Well, the Scotiabank Half-marathon went down yesterday, and overall?
I finished with a 1:33 and placed 7th in my age group. Now while this is slower than I had initially hoped for, I think for the amount of time I actually put into my training, it is more than respectable.
Because, folks, that sub-1:30 time may have been a bit of a pipe dream.
Do you any of you other runner-peeps do stuff like that? Just assume that you should just be able to do something, without really thinking about what actually goes into achieving it?
I mean, thinking back to the Sunshine Coast half in April, I trained my butt off for that run, and it paid off – I ran a PB of 1:31.
And somehow, the outcome of that achievement was the (erroneous) expectation that come the next race I would just, well, run faster. Without putting in the proper work.
How silly can a gal be?
What it has made me come to realize is that while I can proclaim that “next time gadget, it WILL be mine!”
I just need to make sure I go for, you know, more than six or so runs to ensure it happens.
Anyways, I don’t mean to be making excuses for myself, it’s just something that I was really thinking about during and after my run, and speaking of which – IT’S RECAP TIME!
Sunday morning broke beautiful. I woke to the sunny, blue sky, freckled with the odd cloud. At 5:15am I was feeling well rested and excited.
I put the coffee maker on, and then washed my face, put my hair up, and slathered on a good layer of sunscreen.
I read a bit while I ate my breakfast – banana with peanut butter, piece of plain toast, cup of coffee, and two large glasses of water – before going upstairs at 6:00 to wake up Marc.
I cannot seem to say it enough, but seriously, he is SUCH a good husband. For all of my runs, he’s up with me, driving me to the start gate, and meeting me at the finish line. I know he’s super happy to come out and cheer me on, but he told me today that my speediness on the courses definitely helps. This cracked me up.
I LOVE HIM, TRULY.
He dropped me off at the start line at UBC around 7:00. My immediate thought was to find a bathroom, for one last pee break. My one note for the organizers is that there were not NEARLY enough port-a-potties. The line-ups for the facilities were monstrous, even with a little subterfuge on my part, I barely made it out before the firing of the start gun.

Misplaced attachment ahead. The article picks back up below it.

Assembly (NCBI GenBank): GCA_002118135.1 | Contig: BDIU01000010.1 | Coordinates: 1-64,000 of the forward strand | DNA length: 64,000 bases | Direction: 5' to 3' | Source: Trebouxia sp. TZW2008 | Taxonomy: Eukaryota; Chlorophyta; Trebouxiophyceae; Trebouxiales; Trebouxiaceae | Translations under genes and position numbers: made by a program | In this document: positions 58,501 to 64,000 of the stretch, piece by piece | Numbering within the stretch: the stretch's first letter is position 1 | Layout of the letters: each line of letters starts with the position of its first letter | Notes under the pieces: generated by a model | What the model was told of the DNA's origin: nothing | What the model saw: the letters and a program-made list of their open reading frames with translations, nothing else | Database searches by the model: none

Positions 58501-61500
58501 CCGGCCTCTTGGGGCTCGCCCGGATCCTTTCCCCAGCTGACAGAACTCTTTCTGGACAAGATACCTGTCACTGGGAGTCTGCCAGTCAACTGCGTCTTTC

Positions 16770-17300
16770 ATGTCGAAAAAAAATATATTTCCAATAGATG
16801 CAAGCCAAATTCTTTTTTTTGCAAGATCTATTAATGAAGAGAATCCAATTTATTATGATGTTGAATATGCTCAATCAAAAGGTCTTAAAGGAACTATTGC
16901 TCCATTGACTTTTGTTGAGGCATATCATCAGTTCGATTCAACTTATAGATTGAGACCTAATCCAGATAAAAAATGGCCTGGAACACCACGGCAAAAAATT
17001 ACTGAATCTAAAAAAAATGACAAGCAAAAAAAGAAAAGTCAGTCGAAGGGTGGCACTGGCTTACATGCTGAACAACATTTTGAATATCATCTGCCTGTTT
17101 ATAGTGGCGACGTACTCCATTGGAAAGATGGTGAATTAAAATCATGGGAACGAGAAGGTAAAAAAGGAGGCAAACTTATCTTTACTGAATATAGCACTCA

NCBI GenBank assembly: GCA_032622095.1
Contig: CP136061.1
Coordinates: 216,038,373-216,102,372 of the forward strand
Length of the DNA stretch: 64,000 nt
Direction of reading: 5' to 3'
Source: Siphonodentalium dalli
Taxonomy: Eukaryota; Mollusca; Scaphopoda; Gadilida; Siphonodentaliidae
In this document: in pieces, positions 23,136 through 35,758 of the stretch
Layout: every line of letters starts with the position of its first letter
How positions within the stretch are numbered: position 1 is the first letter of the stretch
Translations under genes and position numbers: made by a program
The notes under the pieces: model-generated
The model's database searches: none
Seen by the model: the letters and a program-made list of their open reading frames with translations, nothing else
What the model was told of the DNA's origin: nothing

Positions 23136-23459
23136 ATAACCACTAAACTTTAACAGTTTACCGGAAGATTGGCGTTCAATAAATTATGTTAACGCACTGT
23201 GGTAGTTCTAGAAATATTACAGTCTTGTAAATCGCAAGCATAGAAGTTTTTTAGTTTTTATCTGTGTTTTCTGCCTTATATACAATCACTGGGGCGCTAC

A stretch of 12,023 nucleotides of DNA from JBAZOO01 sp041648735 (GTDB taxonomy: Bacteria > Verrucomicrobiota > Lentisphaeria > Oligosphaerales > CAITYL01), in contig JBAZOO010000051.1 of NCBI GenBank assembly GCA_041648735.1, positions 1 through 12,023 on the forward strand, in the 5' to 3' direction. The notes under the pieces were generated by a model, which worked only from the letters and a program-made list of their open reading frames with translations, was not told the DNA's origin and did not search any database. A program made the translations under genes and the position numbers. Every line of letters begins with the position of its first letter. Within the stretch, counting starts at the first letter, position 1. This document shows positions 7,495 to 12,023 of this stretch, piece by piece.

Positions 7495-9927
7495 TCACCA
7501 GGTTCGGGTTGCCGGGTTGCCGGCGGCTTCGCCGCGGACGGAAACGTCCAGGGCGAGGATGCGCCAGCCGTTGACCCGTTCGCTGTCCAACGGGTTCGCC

Anxiety – it’ll get you going!
Because of the long bathroom waits, I didn’t get to start as close to the start line as I would have liked, which meant that for the first 2 – 2.5 km I was bobbing and weaving in and out of people like Cassius Clay. At kilometer three, my attention briefly switched from finding my spot amongst all the runners to the AMAZING tuba band playing at the side of the course.
They were playing My Sharona.
ON THE TUBA.
I cannot really begin to describe just how epically amazing this was.
All in all, over the first 5k I was feeling pretty good – my strides were long, and my breathing quiet.
Up until I reached the six kilometer mark, and encountered five young men, each holding up signs with Forrest Gump quotes. Normally when I am running, I don’t respond much to supporters on the sidelines. I mean, they really pump me up, but I try not to channel my energy away from concentrating on the mechanics of my run.
However, if you know me, you know that I love this movie, and can pretty much quote the entire film at length.
I couldn’t help myself. As I ran past a guy with a sign that said, “RUN FORREST RUN!” I turned and yelled at him, “I GOTTA FIND BUBBAAAAA!”